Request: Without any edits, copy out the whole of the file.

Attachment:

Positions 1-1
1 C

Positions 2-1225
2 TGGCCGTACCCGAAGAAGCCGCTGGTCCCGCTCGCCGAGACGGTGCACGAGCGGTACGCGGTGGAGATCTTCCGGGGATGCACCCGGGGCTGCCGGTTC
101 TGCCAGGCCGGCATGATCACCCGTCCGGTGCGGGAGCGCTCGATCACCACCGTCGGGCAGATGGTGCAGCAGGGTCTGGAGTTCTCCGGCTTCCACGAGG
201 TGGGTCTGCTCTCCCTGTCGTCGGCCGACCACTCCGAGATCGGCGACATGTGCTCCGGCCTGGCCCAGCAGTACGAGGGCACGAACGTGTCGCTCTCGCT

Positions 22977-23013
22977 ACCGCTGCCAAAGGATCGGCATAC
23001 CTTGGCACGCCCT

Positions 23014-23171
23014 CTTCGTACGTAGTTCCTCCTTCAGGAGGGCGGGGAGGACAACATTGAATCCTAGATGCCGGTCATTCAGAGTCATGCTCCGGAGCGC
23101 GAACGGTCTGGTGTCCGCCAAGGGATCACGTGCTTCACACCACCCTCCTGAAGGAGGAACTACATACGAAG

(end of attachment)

Positions 1-1
1 C

Positions 2-1225
2 TGGCCGTACCCGAAGAAGCCGCTGGTCCCGCTCGCCGAGACGGTGCACGAGCGGTACGCGGTGGAGATCTTCCGGGGATGCACCCGGGGCTGCCGGTTC
101 TGCCAGGCCGGCATGATCACCCGTCCGGTGCGGGAGCGCTCGATCACCACCGTCGGGCAGATGGTGCAGCAGGGTCTGGAGTTCTCCGGCTTCCACGAGG
201 TGGGTCTGCTCTCCCTGTCGTCGGCCGACCACTCCGAGATCGGCGACATGTGCTCCGGCCTGGCCCAGCAGTACGAGGGCACGAACGTGTCGCTCTCGCT

Positions 22977-23013
22977 ACCGCTGCCAAAGGATCGGCATAC
23001 CTTGGCACGCCCT

Positions 23014-23171
23014 CTTCGTACGTAGTTCCTCCTTCAGGAGGGCGGGGAGGACAACATTGAATCCTAGATGCCGGTCATTCAGAGTCATGCTCCGGAGCGC
23101 GAACGGTCTGGTGTCCGCCAAGGGATCACGTGCTTCACACCACCCTCCTGAAGGAGGAACTACATACGAAG